Never Stay Still
Flight Journal|2019 Special Issue: WWII Air War

Geoffrey Wellum: The Battle of Britain’s Youngest Warrior.

Rachel Morris

As Hitler’s tanks roll into Poland on September 1, 1939, Europe’s worst fears are confirmed: war becomes inevitable. A thousand miles away, a young man celebrates his first solo flight in a de Havilland Tiger Moth, heading to a quiet English country pub with friends to enjoy a pint of beer. As his training continues, the mighty German Blitzkrieg sweeps across the continent. Soon he will earn his coveted Royal Air Force pilot wings in time to join the most epic aerial battle of history: defending the green fields of his homeland from the Luftwaffe foe determined to clear the path for invasion. Interviewed in London’s RAF Club in 2012, Geoffrey Wellum recounted his experiences as the youngest pilot to fly and fight during the Battle of Britain.

East India Flying Squadron Gets Bloodied

After completing advanced pilot training, Wellum was posted straight to No. 92 (East India) Squadron at RAF Northolt where his young age earned him the nickname “Boy.” He felt the RAF was the best flying club in the world, and was elated to have joined the most elite section of that club: Fighter Command. Wellum arrived on the Squadron just as it was put on operational status, and he sensed an underlying tension behind the smiles and laughter in the officers’ mess. The men knew the gravity of war would soon make its presence felt.

On the morning of May 23, No. 92 Squadron was given its first taste of combat, when scrambled to provide fighter cover to the defeated British Expeditionary Forces. Desperately trying to evacuate from Dunkirk, the troops trapped on the beaches were being pounded by Luftwaffe bombers while the enemy soldiers drew ever closer. Wellum felt useless. He had not even seen a Spitfire close up, let alone flown one, and watched helplessly as his new colleagues got airborne. Upon reaching the French coast they were intercepted by Bf 109s, and a burning Spit soon tumbled downwards towards Dunkirk.

The loss held particular significance for Wellum who said, “Pat Learmond was shot down in flames and killed. Pat was the chap who looked after me my first night in the mess with 92 Squadron. Next morning he was dead.”

Scrambled again in the afternoon, the squadron suffered further losses with Flight Lieutenant Paddy Green badly wounded, Sergeant Paul Klipsch killed, and Flight Officer John Gillies downed over enemy territory. A resounding blow was dealt when the commanding officer, Squadron Leader Roger Bushell, was brought down and taken captive (Bushell later masterminded the mass breakout from Stalag Luft III, made famous by 1963 movie The Great Escape). The following day Peter Cazenove was forced to ditch his Spitfire Mk I P9374 on the beach at Calais.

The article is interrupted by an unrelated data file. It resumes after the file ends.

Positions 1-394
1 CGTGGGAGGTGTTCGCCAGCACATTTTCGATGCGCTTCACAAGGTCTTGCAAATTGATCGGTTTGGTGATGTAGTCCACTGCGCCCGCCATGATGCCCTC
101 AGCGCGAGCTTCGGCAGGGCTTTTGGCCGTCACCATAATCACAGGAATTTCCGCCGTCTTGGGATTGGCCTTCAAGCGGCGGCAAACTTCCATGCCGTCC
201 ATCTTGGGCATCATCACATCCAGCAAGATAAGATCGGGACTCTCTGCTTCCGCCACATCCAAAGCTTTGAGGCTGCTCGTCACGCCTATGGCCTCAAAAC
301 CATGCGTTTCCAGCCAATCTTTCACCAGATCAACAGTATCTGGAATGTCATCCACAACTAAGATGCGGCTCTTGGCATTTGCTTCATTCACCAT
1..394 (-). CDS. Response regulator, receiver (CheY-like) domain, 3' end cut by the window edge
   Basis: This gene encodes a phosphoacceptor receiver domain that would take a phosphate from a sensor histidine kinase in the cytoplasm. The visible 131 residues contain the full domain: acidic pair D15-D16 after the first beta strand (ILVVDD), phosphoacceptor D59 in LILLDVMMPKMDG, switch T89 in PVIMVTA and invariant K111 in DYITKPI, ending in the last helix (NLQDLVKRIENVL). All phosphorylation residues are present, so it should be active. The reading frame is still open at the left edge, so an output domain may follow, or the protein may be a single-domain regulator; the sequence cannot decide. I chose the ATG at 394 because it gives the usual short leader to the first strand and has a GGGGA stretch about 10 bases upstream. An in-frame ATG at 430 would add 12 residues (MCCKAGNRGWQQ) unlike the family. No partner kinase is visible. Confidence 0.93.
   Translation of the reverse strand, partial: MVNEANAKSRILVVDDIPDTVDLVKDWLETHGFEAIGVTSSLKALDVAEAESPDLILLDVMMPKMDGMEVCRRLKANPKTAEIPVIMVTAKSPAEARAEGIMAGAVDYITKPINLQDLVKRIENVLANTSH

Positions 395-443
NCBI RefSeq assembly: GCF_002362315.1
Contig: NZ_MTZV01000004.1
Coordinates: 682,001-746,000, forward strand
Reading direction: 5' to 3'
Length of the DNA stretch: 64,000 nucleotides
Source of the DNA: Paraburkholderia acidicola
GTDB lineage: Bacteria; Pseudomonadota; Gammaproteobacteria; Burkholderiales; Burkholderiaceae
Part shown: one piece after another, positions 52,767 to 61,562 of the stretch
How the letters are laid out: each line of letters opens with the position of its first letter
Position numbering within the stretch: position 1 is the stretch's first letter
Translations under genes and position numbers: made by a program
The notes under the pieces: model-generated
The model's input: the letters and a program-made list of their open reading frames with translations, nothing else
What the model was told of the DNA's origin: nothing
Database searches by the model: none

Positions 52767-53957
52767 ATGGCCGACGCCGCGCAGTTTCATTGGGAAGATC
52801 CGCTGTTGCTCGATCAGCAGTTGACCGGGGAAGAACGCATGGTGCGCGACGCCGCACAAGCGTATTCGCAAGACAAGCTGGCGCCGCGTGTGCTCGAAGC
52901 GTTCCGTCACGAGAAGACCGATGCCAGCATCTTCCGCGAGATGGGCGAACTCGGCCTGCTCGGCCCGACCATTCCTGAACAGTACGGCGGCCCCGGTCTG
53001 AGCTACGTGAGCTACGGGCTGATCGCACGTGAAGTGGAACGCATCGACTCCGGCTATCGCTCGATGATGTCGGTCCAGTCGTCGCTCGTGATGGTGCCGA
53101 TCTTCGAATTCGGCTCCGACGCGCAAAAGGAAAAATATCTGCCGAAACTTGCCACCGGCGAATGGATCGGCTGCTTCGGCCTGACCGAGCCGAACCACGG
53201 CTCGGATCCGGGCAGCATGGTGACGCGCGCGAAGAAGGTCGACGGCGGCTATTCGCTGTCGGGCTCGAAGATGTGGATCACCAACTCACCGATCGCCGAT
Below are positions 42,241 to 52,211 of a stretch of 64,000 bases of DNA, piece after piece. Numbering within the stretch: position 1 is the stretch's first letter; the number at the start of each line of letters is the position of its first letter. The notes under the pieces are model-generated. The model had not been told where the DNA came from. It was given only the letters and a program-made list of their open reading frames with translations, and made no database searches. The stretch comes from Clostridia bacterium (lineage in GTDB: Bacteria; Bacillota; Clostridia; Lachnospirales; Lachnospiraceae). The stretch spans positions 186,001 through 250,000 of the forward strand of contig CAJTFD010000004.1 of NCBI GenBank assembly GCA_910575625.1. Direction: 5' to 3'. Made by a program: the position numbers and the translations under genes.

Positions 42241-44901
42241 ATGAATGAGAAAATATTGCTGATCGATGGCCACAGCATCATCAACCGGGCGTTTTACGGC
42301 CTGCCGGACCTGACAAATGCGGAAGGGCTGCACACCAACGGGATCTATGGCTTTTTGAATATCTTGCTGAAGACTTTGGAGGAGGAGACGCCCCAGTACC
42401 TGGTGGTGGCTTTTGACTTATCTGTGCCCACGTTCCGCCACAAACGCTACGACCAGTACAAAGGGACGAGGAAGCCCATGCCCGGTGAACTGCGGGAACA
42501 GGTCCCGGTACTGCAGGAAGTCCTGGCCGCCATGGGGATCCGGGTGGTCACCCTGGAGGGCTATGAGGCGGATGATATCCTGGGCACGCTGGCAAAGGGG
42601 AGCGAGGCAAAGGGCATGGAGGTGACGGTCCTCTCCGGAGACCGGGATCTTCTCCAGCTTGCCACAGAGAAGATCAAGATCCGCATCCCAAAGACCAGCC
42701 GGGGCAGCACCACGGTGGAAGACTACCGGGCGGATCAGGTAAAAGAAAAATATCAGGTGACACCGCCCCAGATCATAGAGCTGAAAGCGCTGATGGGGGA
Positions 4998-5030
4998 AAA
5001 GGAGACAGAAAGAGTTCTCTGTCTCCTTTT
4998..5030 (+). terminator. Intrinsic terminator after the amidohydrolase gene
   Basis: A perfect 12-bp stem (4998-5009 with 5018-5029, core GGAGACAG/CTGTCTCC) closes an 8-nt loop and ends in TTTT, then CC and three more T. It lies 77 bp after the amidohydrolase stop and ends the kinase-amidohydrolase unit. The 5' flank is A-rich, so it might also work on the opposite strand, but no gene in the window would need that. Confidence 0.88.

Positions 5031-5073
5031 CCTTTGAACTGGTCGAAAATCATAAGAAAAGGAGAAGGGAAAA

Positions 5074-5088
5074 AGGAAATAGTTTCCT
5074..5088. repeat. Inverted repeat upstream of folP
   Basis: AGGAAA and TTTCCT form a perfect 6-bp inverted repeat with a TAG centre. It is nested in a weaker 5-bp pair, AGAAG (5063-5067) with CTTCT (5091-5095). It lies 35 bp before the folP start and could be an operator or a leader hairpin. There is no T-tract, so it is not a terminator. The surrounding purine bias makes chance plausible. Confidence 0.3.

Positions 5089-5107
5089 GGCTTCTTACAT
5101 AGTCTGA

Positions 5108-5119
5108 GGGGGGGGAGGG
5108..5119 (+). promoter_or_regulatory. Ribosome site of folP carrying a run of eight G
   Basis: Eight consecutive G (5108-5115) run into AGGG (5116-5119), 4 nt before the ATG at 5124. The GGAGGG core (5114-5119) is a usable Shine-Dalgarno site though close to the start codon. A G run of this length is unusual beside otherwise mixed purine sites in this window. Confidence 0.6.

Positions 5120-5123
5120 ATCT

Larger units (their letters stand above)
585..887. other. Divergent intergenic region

The missing faces were a stark introduction to the perils of aerial combat for Wellum: “Over the two days we lost five very experienced pilots. That made me think seriously about this fighter squadron business and being in a war with certain gentleman in black-crossed aeroplanes.”

His First Spitfire

Wellum’s first opportunity to fly the Spitfire left a tremendous impression: “I can still see the Spitfire standing waiting for me, with the ground crew looking as if to say, ‘Oh dear, another young pilot. This is our aeroplane, hope he doesn’t break it.’”

Once airborne, pure exhilaration took hold. Wellum was struck by the machine’s beautiful curves and effortless aerobatic ability. Knowing that he was in a unique position and the envy of many other young men, he remembers his feelings at the time — “For a young chap of 18

years and 9 months, it was a great privilege to be given the opportunity to fly probably the best interceptor fighter in the world. They gave me this wonderful aeroplane to fly — what a pity one had to use it to fight somebody! War seemed to be a great inconvenience. I didn’t realize what it was all about.”

Young and inexperienced, Wellum did not yet share the bond of combat with his fellow pilots. He used every opportunity to build his flying experience, making at least two trips a day to practice formation, dogfighting, battle climbs, cross-country and aerobatics. On June 18, the squadron was ordered to Pembrey on the quiet Welsh coast. The whole squadron flew west in formation, and Wellum describedd the new experience in his autobiography First Light: “Twelve aircraft all thundering along as if locked together over the fresh green countryside of an English spring. What a sight! The color, the different shades of green of field and woods, the bright roundels on the Spitfires. This is something very close to my idea of beauty …This is what being a fighter pilot is all about.”

Squadron Scramble, Angels Twelve

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